Collecting Masterpieces
Photo of rare-head-of-a-man-with-lion

 

Greco Buddhist Art
RARE HEAD OF A MAN WITH LION
Gandhâra : Afganistan/ Pakistan (305 BC - AD 450)

 

Object :
Nº 1883
Medium :
Stone
Dimensions :
Height: 19.5 cm (7.6”) – Width: 12 cm (4.7”)

Head of a man with piercing eyes. The man wears a turban that is surmounted by the head of a lion with a beautiful mane that spews strings of pearls from its mouth. The face is sculpted in the round in grey schist from the valleys of Pakistan or Afghanistan, and has typical Western facial features with large eyes and a hemmed mouth. The man has a beautiful curly beard and a long Indian style moustache. Excellent state of preservation. No visible restoration. Small gaps and signs of erosion. Excellent craftsmanship.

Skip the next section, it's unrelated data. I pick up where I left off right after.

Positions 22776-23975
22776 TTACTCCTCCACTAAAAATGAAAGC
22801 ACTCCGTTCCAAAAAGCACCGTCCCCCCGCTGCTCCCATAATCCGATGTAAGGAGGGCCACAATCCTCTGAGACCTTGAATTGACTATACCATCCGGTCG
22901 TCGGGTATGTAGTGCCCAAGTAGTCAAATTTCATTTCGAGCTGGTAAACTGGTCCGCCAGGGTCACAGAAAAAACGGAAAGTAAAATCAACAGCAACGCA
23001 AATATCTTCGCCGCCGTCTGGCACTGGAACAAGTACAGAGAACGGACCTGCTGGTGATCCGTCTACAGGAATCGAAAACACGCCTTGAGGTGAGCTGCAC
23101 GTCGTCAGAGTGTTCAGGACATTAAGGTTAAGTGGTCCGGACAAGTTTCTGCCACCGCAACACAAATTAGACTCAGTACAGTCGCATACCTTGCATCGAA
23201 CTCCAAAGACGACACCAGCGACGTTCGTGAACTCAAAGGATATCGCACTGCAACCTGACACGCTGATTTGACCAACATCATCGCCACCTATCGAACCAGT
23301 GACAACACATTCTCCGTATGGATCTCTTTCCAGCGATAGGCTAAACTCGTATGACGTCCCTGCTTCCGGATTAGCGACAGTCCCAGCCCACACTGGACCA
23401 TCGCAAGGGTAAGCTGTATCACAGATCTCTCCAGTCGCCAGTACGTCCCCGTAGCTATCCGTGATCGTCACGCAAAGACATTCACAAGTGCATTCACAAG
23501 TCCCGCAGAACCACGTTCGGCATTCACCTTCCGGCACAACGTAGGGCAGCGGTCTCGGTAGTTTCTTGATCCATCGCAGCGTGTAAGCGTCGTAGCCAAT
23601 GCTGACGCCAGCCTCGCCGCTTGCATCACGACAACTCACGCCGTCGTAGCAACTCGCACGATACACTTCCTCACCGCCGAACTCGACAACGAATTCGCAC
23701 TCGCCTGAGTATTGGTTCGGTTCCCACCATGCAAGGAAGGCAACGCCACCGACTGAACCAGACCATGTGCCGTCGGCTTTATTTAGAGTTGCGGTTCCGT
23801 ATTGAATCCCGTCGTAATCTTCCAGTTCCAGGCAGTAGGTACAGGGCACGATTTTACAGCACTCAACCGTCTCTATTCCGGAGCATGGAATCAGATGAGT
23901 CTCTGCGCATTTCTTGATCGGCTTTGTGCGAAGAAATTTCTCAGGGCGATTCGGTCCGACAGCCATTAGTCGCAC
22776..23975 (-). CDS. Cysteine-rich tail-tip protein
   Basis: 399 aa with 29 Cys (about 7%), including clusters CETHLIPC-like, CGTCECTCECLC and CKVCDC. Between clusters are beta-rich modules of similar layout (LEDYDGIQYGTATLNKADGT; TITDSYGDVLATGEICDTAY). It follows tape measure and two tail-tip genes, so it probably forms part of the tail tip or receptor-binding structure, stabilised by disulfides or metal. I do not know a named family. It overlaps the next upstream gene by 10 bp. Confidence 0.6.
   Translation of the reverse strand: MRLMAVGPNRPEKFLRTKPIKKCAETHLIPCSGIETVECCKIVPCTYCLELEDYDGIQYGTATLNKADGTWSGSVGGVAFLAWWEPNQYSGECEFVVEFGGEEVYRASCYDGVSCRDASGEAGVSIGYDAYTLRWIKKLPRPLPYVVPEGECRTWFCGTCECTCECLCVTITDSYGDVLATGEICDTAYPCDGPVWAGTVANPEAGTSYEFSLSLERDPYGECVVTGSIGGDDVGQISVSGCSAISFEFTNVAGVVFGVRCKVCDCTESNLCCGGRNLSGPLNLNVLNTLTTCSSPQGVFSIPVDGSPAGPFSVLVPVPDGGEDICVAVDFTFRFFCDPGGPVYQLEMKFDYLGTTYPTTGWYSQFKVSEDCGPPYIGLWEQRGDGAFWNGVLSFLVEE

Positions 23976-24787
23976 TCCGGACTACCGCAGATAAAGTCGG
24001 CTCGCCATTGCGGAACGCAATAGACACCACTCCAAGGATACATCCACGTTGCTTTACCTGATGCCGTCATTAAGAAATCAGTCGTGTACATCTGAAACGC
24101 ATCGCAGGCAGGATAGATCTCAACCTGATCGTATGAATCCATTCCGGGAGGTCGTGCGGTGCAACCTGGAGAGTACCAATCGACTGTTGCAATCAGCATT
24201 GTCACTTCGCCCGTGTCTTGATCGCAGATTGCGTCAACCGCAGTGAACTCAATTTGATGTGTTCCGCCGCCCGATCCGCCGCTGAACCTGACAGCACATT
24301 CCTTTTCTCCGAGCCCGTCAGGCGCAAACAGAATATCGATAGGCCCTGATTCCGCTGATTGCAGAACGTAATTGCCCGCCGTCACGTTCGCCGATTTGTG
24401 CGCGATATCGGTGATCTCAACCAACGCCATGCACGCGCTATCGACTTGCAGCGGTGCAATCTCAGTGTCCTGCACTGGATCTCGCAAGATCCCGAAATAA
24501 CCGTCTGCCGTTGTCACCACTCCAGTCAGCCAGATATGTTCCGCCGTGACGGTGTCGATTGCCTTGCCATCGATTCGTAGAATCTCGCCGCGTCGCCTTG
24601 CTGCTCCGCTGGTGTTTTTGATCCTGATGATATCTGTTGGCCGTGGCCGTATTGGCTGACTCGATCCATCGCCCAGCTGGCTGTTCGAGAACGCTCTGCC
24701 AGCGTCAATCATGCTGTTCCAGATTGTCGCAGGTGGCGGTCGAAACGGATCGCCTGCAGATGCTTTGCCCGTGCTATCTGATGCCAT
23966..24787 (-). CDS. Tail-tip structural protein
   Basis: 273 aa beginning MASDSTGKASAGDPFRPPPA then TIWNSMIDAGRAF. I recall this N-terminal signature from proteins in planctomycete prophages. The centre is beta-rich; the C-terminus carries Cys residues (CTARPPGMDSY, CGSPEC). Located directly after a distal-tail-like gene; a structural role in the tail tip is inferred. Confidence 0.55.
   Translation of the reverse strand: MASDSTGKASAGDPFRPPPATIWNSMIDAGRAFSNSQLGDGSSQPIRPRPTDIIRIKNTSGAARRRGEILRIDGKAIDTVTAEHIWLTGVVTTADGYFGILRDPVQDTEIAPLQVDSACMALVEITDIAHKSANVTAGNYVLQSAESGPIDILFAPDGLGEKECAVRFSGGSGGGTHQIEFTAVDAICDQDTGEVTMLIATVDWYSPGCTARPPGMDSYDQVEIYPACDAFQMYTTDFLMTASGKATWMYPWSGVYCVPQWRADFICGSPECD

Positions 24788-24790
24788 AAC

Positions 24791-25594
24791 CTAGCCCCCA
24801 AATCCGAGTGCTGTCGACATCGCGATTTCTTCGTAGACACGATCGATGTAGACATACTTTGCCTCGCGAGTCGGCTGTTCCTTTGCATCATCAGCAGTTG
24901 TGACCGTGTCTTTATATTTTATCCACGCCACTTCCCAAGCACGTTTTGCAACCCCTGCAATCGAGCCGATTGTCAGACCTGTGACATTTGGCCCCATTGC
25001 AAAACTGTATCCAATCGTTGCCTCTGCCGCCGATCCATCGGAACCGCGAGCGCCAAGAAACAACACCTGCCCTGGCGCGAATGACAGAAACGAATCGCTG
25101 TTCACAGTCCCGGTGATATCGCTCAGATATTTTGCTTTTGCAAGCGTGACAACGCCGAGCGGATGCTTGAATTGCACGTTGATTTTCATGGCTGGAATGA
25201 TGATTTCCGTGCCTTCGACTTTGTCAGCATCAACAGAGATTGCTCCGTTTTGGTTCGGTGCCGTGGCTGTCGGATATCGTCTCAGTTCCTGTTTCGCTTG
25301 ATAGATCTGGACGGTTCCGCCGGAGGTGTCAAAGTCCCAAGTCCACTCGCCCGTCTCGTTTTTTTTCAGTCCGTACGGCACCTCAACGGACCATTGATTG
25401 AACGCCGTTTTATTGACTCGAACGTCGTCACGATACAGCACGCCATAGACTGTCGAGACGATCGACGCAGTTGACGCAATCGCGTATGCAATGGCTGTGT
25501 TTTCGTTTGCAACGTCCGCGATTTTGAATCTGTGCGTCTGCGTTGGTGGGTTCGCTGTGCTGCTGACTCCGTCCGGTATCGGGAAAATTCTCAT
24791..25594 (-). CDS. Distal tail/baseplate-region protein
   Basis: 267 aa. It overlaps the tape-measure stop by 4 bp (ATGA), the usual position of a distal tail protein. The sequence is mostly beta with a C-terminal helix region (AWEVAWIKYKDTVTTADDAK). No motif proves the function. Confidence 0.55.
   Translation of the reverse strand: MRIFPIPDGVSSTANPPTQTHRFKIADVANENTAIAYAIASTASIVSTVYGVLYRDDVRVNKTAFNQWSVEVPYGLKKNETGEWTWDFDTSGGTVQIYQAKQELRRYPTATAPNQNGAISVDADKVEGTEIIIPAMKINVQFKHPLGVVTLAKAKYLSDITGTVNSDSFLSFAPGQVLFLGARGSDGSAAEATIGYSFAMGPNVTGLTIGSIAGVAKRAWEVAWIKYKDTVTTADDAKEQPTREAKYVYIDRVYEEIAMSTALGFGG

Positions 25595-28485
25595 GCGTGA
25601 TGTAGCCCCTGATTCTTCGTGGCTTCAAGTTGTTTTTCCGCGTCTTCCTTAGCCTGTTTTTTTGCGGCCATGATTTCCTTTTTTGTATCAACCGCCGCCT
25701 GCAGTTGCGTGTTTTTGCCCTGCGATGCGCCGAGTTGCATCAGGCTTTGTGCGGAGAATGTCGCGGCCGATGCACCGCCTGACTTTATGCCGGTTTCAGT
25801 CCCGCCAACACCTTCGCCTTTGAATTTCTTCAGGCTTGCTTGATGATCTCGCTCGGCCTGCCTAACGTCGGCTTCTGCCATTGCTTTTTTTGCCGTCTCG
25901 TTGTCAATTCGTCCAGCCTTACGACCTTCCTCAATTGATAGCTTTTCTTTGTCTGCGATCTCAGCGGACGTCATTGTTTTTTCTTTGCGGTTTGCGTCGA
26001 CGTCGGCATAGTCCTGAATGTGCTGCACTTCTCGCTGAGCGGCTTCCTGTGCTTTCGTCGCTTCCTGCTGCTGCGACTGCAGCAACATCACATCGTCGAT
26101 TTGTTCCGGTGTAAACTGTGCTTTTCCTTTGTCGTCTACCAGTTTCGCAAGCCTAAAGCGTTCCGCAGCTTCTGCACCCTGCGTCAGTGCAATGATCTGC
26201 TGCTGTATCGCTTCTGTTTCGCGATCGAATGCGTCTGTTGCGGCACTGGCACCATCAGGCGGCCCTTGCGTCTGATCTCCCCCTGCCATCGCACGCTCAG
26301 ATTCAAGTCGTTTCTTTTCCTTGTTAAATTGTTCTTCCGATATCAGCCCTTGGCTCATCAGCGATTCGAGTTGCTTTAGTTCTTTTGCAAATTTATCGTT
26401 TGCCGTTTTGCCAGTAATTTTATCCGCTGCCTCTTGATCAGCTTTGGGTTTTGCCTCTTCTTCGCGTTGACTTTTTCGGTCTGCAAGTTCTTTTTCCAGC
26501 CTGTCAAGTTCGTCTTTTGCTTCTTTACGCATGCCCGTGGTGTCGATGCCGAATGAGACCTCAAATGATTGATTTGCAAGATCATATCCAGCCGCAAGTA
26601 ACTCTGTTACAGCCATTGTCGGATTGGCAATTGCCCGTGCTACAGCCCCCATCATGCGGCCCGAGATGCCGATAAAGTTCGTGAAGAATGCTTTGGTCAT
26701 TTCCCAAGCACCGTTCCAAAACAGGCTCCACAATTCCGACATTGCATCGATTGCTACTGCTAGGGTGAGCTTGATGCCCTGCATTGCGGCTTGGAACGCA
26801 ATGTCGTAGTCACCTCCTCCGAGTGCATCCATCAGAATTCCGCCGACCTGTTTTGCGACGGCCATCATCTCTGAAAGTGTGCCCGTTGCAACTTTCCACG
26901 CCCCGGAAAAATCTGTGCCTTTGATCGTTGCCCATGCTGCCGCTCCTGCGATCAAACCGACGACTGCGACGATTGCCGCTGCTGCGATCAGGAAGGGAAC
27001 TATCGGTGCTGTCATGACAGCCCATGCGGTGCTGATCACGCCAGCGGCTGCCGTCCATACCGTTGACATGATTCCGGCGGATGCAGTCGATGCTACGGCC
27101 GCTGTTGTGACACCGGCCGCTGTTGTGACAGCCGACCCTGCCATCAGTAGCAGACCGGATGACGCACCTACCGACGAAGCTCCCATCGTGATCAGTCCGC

The lion has always been regarded as a symbol of strength, courage and majesty. Although the Persians employed these creatures in large quantities during the Sassanian period in particular, it seems that this iconography with a head of lion and its generous mane refers rather to the influence of the ancient Greeks. In Greek tradition lions were dedicated to Cybele, who used them to pull her chariot. There exists a representation of Alexander the Great with the head of a lion fixed on top his head. The art of Gandhãra was born on Indian soil in service of the Buddhist religion. During the Kushan period, this art appropriated iconographic elements drawn from the religious repertory of Buddha and skillfully combined them with the sculptural techniques imported from Europe by the Greek soldiers of Macedonia and then Bactria, who composed the armies of Alexander the Great.